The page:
The outside of the mall, however, does no justice for the mall. It is guessed this was the part renovated in 2002, because the big stucco three star design over the mall entrances definitely does not look like anything from the 80's. In fact, on the outside it looks like a rather ugly strip mall, and it is actually somewhat difficult to tell a mall is actually there. Unlike most JCPenney locations, it is so blended with the mall and strip it looks like a tenant on the outside instead of an anchor. I tend to think the mall would be helped a lot by moving Sally and Dollar Tree into the mall and tearing the existing buildings they are in down to make JCPenney stand out more and to make it look more like a real mall. JCPenney could then have a side entrance, and the rear of the mall would become more accessable for such things as possible expansion.




Looking toward Penney's from center court. The next photos look back from Penney's at the inline tenants. The stores to the left are alive and well while Goody's to the right left a big hole needing to be filled (preferably with Dollar Tree and Sally, honestly).

Of course, the fact that McMinnville even has a mall is amazing considering this is not a very large city by any definition. McMinnville is nowhere near an interstate, and the area surrounding McMinnville is very rural. It was not lost on the original developers that the mall needed to be very small for a small town, and the local economy does appear a bit dubious considering the dead Jack In The Box and Ryan's down the street on the US 70S by-pass. Beyond that, the nearest mall in Cookeville is currently dead awaiting demolition for redevelopment into a strip mall.




Entering Penney's court, note the incredibly attractive roofline and store entrance. The second photo looks back at the skylight. The storefront underneath is part of Hibbett Sports. The last photo is looking from the west mall entrance toward Penney's. Note the wasted space on the right approaching Penney's, similar to the entryway for Rose's.

Unfortunately, the fortunes for Three Star Mall do not look very bright. The mall has too many vacancies, and Rose's can hardly be described as a major traffic generator in comparison to a Target or Wal-Mart. At least it does have several chain stores including Radio Shack, Bed Bath & Beyond & Cato, and lets hope they stay there! With its very front-facing layout, the conversion to a regular strip mall is unfortunately far more likely than continued function as an enclosed mall. Nevertheless, this mall was a treat and a really rare find this day and age. It was one of my favorites in design I have seen anywhere. Of course, with a name like "Three Star", it certainly lends itself to jokes about its quality. Three stars is probably a pretty good measure for it overall, but its cool interior architecture I would definitely give 4 1/2 stars.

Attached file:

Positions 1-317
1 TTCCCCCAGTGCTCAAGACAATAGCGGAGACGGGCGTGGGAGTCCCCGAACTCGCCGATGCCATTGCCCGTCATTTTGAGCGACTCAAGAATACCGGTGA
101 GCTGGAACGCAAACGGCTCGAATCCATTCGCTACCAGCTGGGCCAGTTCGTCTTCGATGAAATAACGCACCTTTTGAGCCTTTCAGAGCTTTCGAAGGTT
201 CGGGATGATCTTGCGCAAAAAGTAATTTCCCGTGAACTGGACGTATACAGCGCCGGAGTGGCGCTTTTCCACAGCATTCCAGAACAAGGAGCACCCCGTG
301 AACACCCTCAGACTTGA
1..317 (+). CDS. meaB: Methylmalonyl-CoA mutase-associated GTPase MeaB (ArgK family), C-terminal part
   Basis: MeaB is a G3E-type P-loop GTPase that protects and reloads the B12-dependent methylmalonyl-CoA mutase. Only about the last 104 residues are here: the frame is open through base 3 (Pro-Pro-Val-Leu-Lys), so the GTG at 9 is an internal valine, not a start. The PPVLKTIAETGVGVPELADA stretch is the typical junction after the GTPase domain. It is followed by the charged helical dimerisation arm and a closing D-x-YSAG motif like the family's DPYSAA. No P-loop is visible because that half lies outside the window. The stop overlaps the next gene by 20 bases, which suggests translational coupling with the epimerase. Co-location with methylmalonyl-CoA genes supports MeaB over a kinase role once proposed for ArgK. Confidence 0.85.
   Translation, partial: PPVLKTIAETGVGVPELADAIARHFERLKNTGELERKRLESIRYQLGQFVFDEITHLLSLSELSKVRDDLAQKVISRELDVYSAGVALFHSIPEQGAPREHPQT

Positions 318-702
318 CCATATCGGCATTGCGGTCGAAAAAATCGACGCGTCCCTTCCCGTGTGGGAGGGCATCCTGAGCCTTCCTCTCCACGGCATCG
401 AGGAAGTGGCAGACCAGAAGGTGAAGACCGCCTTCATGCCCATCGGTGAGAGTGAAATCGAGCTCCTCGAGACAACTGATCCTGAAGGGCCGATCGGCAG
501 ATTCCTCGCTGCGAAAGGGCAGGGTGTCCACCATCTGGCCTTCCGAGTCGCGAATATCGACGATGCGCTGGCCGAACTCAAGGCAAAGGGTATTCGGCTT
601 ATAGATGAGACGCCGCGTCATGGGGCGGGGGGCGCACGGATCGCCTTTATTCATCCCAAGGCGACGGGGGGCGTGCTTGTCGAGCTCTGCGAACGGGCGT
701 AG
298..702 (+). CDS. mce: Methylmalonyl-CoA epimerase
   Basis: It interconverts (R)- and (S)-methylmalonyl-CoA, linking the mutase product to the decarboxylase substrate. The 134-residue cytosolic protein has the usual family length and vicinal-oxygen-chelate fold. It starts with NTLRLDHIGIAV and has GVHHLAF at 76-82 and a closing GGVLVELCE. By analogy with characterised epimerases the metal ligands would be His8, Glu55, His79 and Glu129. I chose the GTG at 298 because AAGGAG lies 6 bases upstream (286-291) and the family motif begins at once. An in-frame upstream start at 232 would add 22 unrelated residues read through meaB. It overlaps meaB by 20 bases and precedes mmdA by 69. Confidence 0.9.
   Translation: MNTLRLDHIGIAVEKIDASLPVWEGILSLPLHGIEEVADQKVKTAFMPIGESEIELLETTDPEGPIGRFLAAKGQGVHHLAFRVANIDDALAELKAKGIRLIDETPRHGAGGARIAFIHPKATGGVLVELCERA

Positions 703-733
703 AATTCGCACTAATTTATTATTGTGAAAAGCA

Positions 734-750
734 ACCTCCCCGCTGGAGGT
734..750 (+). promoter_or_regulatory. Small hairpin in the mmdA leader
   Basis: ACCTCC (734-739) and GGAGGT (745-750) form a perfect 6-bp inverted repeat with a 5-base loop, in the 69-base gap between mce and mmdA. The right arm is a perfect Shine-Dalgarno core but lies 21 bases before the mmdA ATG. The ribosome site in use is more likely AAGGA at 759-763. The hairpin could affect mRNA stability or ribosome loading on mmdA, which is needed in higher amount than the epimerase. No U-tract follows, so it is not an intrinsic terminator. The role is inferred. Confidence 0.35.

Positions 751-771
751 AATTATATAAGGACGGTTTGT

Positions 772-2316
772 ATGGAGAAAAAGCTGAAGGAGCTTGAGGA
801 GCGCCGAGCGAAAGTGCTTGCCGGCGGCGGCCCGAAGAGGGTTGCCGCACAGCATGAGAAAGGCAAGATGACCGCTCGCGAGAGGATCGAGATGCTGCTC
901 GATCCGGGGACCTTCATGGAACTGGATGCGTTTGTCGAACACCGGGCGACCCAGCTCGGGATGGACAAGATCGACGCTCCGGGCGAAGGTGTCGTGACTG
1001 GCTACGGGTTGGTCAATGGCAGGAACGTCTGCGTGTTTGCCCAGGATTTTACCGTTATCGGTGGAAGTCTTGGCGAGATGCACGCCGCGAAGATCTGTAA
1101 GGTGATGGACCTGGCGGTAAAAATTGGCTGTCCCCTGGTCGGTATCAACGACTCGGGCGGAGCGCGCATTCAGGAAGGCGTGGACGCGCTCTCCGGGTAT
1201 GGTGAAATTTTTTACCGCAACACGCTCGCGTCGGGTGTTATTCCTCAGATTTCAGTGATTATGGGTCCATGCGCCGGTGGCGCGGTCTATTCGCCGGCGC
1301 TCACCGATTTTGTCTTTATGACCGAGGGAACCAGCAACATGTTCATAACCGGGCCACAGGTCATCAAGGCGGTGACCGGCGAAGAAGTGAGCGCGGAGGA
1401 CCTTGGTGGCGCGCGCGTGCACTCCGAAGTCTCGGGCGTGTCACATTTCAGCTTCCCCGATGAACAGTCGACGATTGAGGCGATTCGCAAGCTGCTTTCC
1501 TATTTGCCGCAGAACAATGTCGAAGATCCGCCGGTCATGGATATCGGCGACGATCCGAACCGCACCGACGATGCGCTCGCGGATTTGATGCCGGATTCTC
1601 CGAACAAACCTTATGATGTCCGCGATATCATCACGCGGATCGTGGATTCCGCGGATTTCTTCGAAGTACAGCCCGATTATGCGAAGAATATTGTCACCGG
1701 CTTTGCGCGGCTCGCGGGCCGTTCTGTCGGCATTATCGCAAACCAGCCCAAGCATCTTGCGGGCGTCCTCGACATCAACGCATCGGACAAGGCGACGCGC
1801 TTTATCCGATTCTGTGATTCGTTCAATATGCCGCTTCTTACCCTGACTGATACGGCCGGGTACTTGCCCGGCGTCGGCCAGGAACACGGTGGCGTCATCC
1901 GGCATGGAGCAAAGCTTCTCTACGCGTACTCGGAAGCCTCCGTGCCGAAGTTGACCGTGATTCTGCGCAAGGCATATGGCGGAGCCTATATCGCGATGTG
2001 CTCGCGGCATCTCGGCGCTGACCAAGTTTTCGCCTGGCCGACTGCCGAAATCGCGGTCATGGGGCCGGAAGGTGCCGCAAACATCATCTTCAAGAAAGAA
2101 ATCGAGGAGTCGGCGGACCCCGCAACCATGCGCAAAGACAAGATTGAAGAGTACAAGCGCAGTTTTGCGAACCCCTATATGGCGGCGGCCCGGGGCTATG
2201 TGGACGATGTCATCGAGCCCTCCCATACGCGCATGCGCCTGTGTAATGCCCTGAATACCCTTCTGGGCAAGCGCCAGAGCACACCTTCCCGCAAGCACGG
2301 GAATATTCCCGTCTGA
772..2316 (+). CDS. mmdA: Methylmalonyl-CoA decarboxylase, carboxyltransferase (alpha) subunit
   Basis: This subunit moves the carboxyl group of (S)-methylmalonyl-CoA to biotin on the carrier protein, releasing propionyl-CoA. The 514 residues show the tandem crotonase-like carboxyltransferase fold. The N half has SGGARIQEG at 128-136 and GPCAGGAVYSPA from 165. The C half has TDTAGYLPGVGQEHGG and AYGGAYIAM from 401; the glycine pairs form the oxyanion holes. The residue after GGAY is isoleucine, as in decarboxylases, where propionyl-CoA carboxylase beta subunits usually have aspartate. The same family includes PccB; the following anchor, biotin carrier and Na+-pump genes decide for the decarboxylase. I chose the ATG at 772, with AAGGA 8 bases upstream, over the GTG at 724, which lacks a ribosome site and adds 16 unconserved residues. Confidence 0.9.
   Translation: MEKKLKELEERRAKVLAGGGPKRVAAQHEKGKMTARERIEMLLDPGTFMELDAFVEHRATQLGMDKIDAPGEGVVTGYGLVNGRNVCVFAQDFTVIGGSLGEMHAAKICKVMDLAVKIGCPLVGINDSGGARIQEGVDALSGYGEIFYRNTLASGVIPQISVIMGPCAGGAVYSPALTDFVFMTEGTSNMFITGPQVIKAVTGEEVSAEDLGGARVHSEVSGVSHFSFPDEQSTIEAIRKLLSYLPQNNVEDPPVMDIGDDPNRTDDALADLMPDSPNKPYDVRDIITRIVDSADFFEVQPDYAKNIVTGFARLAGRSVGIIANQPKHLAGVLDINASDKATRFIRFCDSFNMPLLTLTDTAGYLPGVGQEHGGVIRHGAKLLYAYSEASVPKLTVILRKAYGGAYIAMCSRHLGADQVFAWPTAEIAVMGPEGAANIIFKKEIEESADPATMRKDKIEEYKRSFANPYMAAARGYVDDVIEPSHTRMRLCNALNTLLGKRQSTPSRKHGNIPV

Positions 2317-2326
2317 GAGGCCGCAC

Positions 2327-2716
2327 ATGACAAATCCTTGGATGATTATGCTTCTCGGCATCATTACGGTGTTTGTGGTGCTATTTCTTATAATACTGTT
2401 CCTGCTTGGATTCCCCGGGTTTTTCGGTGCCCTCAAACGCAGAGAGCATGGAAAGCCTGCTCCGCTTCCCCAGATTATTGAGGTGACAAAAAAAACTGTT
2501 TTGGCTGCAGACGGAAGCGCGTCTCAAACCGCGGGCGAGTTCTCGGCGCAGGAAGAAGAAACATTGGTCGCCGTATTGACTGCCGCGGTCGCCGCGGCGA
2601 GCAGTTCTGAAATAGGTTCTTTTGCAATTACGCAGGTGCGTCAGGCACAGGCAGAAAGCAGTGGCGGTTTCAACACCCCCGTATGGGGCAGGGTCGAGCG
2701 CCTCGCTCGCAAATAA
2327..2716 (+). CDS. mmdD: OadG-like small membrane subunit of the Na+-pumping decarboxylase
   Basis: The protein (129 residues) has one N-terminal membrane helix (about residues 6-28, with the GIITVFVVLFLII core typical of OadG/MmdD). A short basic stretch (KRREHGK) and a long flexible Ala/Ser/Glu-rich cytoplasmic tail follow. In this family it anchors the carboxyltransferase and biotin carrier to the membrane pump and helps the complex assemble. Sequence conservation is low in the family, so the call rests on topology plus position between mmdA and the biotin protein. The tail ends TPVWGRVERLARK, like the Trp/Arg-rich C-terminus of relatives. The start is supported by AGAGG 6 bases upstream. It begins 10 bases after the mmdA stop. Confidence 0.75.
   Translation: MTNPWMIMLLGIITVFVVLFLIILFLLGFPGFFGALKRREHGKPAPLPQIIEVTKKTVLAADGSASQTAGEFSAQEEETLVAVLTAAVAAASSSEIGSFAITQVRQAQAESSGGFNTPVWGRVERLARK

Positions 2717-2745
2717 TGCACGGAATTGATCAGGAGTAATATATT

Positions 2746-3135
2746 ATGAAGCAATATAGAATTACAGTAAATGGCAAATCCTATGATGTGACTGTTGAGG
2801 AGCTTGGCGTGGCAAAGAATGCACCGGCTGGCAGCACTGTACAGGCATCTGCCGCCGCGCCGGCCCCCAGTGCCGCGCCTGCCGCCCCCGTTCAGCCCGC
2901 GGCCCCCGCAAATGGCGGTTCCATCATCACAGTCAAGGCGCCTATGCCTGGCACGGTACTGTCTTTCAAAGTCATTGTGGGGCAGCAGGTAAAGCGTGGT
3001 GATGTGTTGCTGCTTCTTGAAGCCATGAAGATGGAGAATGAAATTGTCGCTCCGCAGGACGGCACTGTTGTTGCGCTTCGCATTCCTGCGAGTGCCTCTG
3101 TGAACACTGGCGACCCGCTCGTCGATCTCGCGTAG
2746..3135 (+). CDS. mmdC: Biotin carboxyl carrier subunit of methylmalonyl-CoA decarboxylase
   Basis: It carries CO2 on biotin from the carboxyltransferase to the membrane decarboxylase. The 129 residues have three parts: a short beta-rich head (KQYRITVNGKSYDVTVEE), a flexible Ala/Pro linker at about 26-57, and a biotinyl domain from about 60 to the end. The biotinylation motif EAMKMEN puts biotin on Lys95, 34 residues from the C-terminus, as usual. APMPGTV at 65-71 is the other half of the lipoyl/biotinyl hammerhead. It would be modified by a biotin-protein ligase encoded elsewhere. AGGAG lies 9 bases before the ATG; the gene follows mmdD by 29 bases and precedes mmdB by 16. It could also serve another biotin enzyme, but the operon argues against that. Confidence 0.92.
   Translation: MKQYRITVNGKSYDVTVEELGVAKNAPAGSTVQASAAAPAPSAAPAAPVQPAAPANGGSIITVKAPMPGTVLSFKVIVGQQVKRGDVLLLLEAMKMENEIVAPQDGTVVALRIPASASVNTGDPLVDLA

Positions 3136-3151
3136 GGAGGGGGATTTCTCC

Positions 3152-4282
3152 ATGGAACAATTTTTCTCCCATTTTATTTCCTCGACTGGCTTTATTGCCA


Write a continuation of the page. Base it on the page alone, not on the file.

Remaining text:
My own redevelopment idea. Note the addition of a much larger Kroger "Marketplace" concept, inclusion of a Belk, expanded JCPenney and demolition of all connected strip mall elements. Rose's is not helping the mall, but might be relocated to the back.

Sunday, June 14, 2009

Bry-Man's Plaza

Bry-Man's plaza is a classic-era strip mall in Dalton located at the intersection of Walnut Ave (SR 52) and Thornton Ave (Old US 41). As the first major center to replace downtown, time has surpassed this shopping center overall with newer and better strip malls located across the city, but none have quite the charm as this strip that has been twice renovated since it was built.


While I have no knowledge of its history beyond passing by it as a child, this piece from "krogerclerk" on Groceteria dated November 5, 2005 looks to shed some light on it:

"Dalton, Ga.'s first large shopping center, Bry-Man's Plaza had both Colonial and Winn-Dixie on opposite ends of the center. Colonial became Big Star briefly in the early 1970's, and relocated in the mid-70's next to a nearby Kmart, only to close in 1981 when Grand Union downsized the chain. Winn-Dixie relocated to Bry-Man's Plaza South which was constructed in 1979 until relocating into a Winn-Dixie MarketPlace in 1994, Office Depot now occupies this site. The original Winn-Dixie has been subdivided and Jewel T was a short lived occupant in the early 80's, and is now a Tuesday Morning. The Colonial space was shortly a Western Auto and since subdivided. The construction date of the original Bry-Man's Plaza was late-50's-early-60's, with me leaning to 1961 or 62."


Another article dated March 7, 2009 by Jimmy Espy from "The Daily Citizen" also mentions Bry-Man's plaza: